The Trade Post Scandal that took place in the 1870′s
Nothing changes in Washington DC, this is a tale of corruption and what some would even call treason involving Secretary of War William Belknap.
During his tenure as Secretary of War he sold top of the line breech-loaders and repeating rifles at the tradership posts on the Western frontier to Native Americans and blatantly supplied US Soldiers with defective breech-loading rifles that jammed after the third round. He would then let the two sides go to battle, both sides would commit horrific atrocities, including mass murder while he reaped in the profits from both sides of during the War or as some may call a conflict. It would sustain longer because the side with more numbers had defective rifles and the side with less numbers had superior rifles, thus pulling in more profit for Secretary of War Belknap.
Belknap accomplished this by lobbying Congress and was granted the
sole power to appoint and license sutlers with ownership rights to
highly lucrative “traderships” at US military forts on the Western
frontier. US Soldiers were forced to purchase supplies
at a higher market price. Secretary of War William W. Belknap and his wives who received
kickback payments derived from a Fort Sill tradership contract between
Caleb P. Marsh and sutler John S. Evans.
Mark Twain dubbed
this era the Gilded Age, Belknap was famous for his extravagant Washington
parties and his elegantly attired first and second wives (Trophy Wives). Many
questioned how he managed such a grand life style on his $8,000
1876, answers began to surface. A House of Representatives’ committee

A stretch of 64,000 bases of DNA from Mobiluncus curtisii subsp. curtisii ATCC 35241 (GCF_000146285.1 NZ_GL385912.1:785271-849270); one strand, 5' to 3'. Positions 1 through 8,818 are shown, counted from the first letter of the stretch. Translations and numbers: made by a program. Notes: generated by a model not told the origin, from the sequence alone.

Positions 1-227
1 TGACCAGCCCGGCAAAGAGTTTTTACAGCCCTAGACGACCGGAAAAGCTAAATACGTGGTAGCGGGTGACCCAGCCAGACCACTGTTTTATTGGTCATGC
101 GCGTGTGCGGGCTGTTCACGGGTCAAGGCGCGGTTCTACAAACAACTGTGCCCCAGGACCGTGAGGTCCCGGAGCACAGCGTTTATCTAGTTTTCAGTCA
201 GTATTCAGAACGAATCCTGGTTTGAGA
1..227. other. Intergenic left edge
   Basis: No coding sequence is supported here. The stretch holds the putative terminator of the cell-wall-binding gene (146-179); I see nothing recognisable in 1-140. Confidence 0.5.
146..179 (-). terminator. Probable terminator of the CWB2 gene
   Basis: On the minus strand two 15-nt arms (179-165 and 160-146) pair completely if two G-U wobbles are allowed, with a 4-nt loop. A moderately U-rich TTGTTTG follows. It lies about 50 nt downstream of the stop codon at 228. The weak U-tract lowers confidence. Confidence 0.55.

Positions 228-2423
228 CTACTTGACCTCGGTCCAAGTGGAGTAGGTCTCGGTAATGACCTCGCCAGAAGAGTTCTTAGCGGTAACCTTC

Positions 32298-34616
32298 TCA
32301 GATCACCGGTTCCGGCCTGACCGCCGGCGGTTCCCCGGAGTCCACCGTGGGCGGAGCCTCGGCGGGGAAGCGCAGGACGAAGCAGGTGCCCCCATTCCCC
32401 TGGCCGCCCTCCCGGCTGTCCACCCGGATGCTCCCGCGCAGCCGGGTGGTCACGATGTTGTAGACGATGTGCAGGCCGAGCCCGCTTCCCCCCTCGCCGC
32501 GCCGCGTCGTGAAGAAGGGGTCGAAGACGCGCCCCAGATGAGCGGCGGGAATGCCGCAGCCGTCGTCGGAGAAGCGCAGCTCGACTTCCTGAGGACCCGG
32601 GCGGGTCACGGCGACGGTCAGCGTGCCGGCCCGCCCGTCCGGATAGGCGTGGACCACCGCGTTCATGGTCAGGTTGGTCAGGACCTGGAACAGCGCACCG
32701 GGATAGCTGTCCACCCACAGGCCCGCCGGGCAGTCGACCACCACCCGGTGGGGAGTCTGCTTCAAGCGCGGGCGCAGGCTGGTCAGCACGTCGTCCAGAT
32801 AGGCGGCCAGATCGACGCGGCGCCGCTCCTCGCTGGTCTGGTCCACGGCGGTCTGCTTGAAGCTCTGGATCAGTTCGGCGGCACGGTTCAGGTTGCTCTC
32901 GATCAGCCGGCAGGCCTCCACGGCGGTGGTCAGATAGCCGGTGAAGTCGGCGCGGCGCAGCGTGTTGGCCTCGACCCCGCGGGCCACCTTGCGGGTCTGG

uncovered evidence supporting a pattern of corruption blatant even by
the standards of the scandal-tarnished Grant administration.The trail of
evidence extended back to 1870. In that year, Belknap’s luxury-loving
first wife assisted a wheeler-dealer named Caleb Marsh by getting her
husband to select one of Marsh’s associates to operate the lucrative
military trading post at Fort Sill in Indian territory. Marsh’s promise
of generous kick-backs prompted Secretary Belknap to make the
appointment. Over the next five years, the associate funneled thousands
of dollars to Marsh, who provided Belknap regular quarterly payments
totaling over $20,000.
Belknap was investigated and promptly resigned but he was still impeached by The House.
Colonel George A. Custer was even called in to testify in front of the Clymer Committee and revealed this information.
- Military post traders gave a percentage of their profits to Belknap.
- Custer said he had heard that President Grant’s brother, Orvil, was
involved in the tradership rings, having invested in three posts with
the President’s authorization.
- President Grant was irate Col. Custer implicated his brother Orvil and relieved Col. Custer from command of the expedition against the Lakota Sioux.
- Ironically, 268 members of the 7th Cavalry including Col. Custer would be slaughtered at The Battle of Little Big Horn by the superior rifles that were sold to the Native Americans with the help of Secretary of War Belknap.
- Col. William B. Hazen had been sent to a remote post, Fort Buford, as punishment for Hazen having exposed Belknap’s traderpost rings in 1872.
The Senate convened its trial in early
April, with Belknap present, after agreeing that it retained impeachment
jurisdiction over former government officials. During May, the Senate
heard more than 40 witnesses, as House managers argued that Belknap
should not be allowed to escape from justice simply by resigning his
On August 1,
1876, the Senate rendered a majority vote against Belknap on all five
articles. As each vote fell short of the necessary two thirds, however,
he won acquittal. Belknap was not prosecuted further; he died in 1890.
I’ll leave you with a grave warning. History repeats itself.
- Iran-Contra Scandal
- Operation Fast and Furious
- Copy and paste who funds isis in your search engine.